BALTIMORE – The latest disaster in Baltimore's deadly and worsening opioid epidemic was a small one: The addiction treatment of, now 13 years old, wouldn't start.
The white GMC truck, open four mornings a week and parked outside the city jail, is an attempt to close a gap in the city's struggling addiction treatment system. But as the breakdown showed, even the attempts to plug holes in the system sometimes themselves have holes. With the out of service, doctors and nurses took their own cars to see patients already skeptical about getting treatment.
The cramped van, funded by private foundations and run by the Behavioral Health Leadership Institute, has a narrow hallway, a small kitchen, and two offices so small I could stretch my arms. It was back up and running by the time I visited, offering buprenorphine, one of the two medications considered the gold standard for opioid addiction treatment, two patients.
Since November 2017, clients have been able to walk in, unscheduled and get started on treatment. The van does not require ID – a big barrier, especially for people experiencing homelessness – or any kind of insurance. The main goal is to get someone into care, and then connect them to longer-term treatment in the more traditional health care system.
The van changed Michael Rice's life. Without it, "I'm still getting high," Rice, 58, told me, laughing nervously. He said that after 15 years of using heroin – a $ 1,000-a week habit, he said – he "got sick and tired of being sick and tired." Since he came to the van a year ago, he's been in recovery. 19659011] Michael Rice, 58, has been receiving opioid addiction treatment from the buprenorphine for nearly a year. If it wasn't for the program, Rice said, “I'm still getting high.” ” style=”object-position: 50% 49%” data-upload-width=”5624″ src=”https://cdn.vox-cdn.com/thumbor/LqGoYJvIRm88yHuX6GZtgpNOio4=/0x0:5624×3749/1200×0/filters:focal(0x0:5624×3749):no_upscale()/cdn.vox-cdn.com/uploads/chorus_asset/file/15970468/BaltimoreOpioids01.jpg”/>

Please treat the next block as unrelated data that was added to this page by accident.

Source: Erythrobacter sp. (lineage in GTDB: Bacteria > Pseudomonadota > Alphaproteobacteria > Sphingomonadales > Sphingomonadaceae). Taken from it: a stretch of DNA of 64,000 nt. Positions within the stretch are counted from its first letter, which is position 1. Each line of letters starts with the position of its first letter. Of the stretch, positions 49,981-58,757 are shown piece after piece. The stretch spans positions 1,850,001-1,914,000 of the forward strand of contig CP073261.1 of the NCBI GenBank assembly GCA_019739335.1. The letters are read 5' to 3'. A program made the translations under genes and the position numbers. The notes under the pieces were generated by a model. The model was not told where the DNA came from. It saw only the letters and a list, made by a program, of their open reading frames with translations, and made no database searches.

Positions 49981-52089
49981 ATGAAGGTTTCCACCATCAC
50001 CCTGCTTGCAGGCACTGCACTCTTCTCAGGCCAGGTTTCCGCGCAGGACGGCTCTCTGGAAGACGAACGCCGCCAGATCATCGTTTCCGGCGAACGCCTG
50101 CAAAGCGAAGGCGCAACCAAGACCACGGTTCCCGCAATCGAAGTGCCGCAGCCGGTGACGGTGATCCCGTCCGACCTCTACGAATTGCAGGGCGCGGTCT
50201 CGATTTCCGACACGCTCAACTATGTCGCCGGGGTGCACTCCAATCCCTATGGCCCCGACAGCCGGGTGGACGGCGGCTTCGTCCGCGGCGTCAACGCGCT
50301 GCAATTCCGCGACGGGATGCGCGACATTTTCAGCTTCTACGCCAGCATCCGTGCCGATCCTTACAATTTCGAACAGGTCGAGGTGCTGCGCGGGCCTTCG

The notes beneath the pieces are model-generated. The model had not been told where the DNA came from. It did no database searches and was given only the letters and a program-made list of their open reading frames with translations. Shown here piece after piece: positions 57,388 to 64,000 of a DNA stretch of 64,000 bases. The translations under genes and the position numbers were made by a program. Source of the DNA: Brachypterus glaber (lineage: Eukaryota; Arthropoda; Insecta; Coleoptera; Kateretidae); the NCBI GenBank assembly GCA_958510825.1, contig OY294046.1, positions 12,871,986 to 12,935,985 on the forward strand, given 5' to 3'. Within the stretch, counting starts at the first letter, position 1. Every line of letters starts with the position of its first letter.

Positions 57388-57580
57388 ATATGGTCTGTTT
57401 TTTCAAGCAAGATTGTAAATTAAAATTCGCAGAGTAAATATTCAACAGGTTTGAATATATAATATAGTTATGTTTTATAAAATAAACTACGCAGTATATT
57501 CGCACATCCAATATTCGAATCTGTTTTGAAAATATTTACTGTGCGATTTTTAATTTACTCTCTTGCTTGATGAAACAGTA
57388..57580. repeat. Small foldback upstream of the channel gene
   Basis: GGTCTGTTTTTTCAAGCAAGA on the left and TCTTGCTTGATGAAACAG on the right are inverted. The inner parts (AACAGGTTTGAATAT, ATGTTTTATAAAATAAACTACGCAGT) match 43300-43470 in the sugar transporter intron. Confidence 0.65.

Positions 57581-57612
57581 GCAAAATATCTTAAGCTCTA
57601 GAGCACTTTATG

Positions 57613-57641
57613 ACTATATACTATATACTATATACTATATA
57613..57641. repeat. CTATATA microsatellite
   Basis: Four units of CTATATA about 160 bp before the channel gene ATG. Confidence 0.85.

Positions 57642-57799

Michael Rice, 58, has been receiving opioid addiction treatment from the buprenorphine for nearly a year. If it wasn't for the program, he said, "I'm still getting high." Gabriella Demczuk for Vox
"This program works," he said. “I feel good. I keep money in my pocket. ”He pulled out dollar bills to prove it
. Treatment gaps exist all across the US. But Baltimore's gaps have been amplified by huge economic and health care disparities, leaving treatment inaccessible to the city's poor and, often, black residents – as overdose deaths climb to record highs.
"We need more of this," Rice said, pointing to the van.
For the past two decades, the news media has generally focused on white victims of the opioid epidemic in suburban and rural areas, such as in West Virginia and New Hampshire. And it's true that during the early years of the crisis, beginning with opioid painkillers, white people were the primary victims. But the crisis has widened to include illicit drugs like heroin and fentanyl, and black and urban communities are getting harder and harder.  In 2011, the national death rate for black people was 8.3 per 100,000, compared to 14.9 per 100,000 for white people. By 2017, the black overdose death rate had more than doubled – to 19.8 per 100,000. The white overdose death rate had climbed to 24 per 100,000.